"Mumma! She called loudly as soon as she entered the house, stamping her feet .
You need to do something about my facial hair. I want to get rid of them, at least from my upper lip and eye brows. I am so annoyed by them and everyone makes fun of me and my moustache at school.
Why am I the only one with so much hair in my class? I hate them. My daughter was fuming in anger and irritation.
"You're just 13. I got it done when I was 19."
"Why do you compare yourself with others?"
"You're really beautiful and perfect just the way you're, darling."
"You don't need to do anything to look smart and beautiful."
I just had to bite my tongue not to say any of these. I was very well aware of the results that would've followed after these statements, experienced that in the past.
I knew the disappointment, the rage, the conflict, the hurt and regret. I knew it all.
So I chose a different response this time. I took a deep breath, paused and looked into her eyes. In her eyes, which were already welled up with tears.
I could see lot of sadness and pain there… pain of being a teenager, of trying to find her individuality, trying to accept her, of not being able to make sense of everything… and more. That pause helped me see all that.
I took her face in my hands and said, can we check with a good dermatologist and also check with our beautician if threading or waxing would be appropriate at your age, and then you can decide if you still want to go ahead with it.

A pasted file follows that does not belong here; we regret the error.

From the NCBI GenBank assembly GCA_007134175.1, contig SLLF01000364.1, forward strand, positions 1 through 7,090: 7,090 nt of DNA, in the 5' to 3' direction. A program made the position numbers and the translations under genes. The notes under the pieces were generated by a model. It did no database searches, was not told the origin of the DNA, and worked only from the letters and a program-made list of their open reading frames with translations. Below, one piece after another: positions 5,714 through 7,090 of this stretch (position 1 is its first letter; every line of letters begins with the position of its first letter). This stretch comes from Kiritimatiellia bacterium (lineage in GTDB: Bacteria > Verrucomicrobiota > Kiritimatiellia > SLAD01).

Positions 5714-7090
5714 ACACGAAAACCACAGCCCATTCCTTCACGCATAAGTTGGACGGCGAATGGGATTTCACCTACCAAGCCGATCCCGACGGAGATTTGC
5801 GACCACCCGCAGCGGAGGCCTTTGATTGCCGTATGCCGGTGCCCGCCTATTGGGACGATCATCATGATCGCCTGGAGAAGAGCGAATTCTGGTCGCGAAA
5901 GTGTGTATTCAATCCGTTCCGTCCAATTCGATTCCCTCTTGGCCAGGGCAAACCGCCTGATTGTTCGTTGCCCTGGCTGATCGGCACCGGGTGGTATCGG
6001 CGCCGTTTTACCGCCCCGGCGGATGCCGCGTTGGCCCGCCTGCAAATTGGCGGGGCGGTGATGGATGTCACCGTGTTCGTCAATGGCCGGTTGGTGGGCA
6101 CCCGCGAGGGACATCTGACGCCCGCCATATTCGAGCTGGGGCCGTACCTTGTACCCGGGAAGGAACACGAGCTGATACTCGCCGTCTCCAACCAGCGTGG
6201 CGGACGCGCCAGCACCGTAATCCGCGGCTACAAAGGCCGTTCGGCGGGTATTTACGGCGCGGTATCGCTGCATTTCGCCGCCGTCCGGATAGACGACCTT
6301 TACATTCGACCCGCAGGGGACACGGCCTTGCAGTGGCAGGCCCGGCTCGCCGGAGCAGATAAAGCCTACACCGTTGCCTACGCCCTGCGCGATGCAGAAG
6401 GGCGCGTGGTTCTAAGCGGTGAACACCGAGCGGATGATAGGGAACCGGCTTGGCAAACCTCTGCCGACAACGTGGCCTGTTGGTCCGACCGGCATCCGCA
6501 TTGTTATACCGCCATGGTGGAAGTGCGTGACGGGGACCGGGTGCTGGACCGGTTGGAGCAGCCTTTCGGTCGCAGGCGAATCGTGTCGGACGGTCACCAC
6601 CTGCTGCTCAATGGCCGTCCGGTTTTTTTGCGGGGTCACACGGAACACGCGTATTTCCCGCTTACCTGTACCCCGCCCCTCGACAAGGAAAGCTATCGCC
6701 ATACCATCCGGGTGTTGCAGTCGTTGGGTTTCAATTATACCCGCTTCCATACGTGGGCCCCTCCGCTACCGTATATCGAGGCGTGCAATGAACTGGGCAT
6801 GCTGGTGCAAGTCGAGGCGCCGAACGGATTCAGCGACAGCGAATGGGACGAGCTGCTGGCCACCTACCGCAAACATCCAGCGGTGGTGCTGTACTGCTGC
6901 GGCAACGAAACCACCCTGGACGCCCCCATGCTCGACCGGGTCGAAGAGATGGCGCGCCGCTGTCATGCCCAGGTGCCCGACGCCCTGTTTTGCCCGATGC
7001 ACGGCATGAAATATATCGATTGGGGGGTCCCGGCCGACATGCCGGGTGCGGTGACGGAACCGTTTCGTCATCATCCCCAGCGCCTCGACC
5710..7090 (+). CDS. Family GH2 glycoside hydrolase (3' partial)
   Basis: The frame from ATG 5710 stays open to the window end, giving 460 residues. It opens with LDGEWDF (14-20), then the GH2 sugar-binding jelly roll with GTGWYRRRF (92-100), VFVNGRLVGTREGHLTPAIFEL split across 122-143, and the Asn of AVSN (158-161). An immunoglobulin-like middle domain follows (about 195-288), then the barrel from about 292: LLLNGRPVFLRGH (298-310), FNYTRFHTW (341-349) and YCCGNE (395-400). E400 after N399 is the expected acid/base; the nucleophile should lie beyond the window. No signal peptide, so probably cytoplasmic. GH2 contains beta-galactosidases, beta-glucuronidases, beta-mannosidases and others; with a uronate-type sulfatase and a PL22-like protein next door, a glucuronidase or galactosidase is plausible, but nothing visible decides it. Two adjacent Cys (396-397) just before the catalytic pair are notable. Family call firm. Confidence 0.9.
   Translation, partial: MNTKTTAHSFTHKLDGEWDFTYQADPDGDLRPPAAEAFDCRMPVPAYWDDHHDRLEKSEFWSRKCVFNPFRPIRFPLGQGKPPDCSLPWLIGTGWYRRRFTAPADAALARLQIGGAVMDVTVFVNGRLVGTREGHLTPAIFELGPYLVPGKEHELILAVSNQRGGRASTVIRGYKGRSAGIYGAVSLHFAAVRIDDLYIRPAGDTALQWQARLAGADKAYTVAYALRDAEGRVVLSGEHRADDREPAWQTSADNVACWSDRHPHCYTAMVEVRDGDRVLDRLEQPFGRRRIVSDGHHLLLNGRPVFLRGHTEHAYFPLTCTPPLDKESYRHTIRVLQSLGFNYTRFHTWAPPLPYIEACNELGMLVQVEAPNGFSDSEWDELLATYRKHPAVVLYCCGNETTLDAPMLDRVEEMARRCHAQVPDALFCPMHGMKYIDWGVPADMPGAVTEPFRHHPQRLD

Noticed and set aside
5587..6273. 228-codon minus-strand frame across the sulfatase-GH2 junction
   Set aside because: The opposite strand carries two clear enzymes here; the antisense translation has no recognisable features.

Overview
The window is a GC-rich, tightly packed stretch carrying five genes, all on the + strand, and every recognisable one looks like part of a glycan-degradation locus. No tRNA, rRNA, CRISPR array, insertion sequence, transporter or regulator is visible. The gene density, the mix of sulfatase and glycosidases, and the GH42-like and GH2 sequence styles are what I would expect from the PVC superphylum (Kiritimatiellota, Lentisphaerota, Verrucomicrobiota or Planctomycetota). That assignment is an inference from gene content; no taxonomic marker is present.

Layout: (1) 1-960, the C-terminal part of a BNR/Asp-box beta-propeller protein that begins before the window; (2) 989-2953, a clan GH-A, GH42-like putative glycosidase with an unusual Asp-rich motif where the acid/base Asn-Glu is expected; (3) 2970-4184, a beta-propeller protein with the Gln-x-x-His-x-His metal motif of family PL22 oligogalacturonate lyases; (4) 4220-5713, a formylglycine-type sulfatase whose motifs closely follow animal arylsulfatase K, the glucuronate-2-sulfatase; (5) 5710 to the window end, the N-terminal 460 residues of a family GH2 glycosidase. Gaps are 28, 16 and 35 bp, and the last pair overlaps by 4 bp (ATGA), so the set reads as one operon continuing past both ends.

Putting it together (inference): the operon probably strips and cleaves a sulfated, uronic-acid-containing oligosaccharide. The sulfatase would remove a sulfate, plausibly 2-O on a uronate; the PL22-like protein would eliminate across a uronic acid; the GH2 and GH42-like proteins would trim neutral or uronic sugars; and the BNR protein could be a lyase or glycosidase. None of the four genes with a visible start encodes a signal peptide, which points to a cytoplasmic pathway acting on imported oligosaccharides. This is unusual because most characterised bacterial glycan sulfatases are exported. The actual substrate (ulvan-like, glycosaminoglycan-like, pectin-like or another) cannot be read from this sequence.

She nodded in a relief and hugged me. I consulted a dermatologist friend who suggested avoiding for one more year and if not, waxing would be the safest mode to go for.
When we went to the beautician. she looked around other ladies going through threading. The beautician mentioned it's going to hurt as will be first time and can cause redness too. I looked at her with all my compassion and courage.
"Actually, let me get a leg wax only this time, may be I can wait for some more time for this mom", she said.
I gave her a warm hug, might have embarrassed her there 🙂 It was a hug to myself too for staying calm and truly listening to her.
I'd no idea why she chose not to go for it, but one thing I know for sure…If I would not have taken that pause the other day, and forced my decision on her, we would've ended this on bad sad notes.
She probably wouldn't have got the opportunity to make such a choice on her own. It would have been a lose – lose situation, rather than a win -win.
I know now, every challenge is not there for me to find 'the right' solution or answer for my child and me. I might not even have the right solution for everything.
Though every situation big or small, is an opportunity to listen, to make my child feel really heard; to express my feelings with love and compassion, to create a deeper connection with my child when I am able to truly listen to 'the said' and 'the unsaid'.
There have been many times in my parenting journey, when I'd reacted and overreacted and regretted it later. But now I also have list of times when I took the pause, listened, gathered compassion and love in a situation where it wasn't natural for me to do so (due to my old patterns).
Those times inspired me to do so again and again. I hope it might inspire some other mom (or dad) as well.
Love and gratitude.
Dr Saloni Singh